A second great fact which strikes us in our general review is, that barriers of any kind, or obstacles to free migration, are related in a close and important manner to the differences between the productions of various regions. We see this in the great difference in nearly all the terrestrial productions of the New and Old Worlds, excepting in the northern parts, where the land almost joins, and where, under a slightly different climate, there might have been free migration for the northern temperate forms, as there now is for the strictly arctic productions. We see the same fact in the great difference between the inhabitants of Australia, Africa, and South America under the same latitude; for these countries are almost as much isolated from each other as is possible. On each continent, also, we see the same fact; for on the opposite sides of lofty and continuous mountain-ranges, of great deserts, and even of large rivers, we find different productions; though as mountain-chains, deserts, &c, are not as impassable, or likely to have endured so long, as the oceans separating continents, the differences are very inferior in degree to those characteristic of distinct continents.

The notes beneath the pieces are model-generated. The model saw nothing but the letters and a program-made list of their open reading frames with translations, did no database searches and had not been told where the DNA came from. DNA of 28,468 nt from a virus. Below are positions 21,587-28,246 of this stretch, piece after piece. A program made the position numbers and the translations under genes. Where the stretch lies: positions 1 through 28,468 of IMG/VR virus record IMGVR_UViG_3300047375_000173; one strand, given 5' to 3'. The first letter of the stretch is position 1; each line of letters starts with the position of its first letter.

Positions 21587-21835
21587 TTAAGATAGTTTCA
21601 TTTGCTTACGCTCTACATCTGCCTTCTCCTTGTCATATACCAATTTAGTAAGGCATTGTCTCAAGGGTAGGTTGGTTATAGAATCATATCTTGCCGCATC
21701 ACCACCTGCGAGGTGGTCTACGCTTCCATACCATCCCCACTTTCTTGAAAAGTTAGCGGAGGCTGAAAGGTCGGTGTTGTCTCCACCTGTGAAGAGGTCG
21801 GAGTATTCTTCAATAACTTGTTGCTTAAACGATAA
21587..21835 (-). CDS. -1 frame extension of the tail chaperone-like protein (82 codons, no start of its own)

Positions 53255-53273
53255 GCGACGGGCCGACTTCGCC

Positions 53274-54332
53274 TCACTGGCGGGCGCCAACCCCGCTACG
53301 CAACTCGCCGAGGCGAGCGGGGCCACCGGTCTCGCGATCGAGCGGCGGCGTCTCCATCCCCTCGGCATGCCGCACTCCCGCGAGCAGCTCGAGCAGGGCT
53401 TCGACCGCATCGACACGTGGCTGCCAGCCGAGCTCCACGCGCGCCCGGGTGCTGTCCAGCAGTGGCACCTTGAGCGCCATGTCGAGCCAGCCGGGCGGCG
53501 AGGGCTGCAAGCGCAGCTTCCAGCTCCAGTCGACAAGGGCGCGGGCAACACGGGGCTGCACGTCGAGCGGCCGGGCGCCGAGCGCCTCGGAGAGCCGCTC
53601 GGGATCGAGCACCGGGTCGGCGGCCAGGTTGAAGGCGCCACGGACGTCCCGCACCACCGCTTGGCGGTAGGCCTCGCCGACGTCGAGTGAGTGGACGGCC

Turning to the sea, we find the same law. The marine inhabitants of the eastern and western shores of South America are very distinct, with extremely few shells, Crustacea or echinodermata in common; but Dr. Giinther has recently shown that about thirty per cent, of the fishes are the same on the opposite sides of the isthmus of Panama; and this fact has led naturalists to believe that the isthmus was formerly open. Westward of the shores of America, a wide space of open ocean extends, with not an island as a halting-place for emigrants; here we have a barrier of another kind, and as soon as this is passed we meet in the eastern islands of the Pacific with another and totally distinct fauna. So that three marine faunas range far northward and southward in parallel lines not far from each other, under corresponding climates; but from being separated from each other by impassable barriers, either of land or open sea, they are almost wholly distinct. On the other hand, proceeding still farther westward from the eastern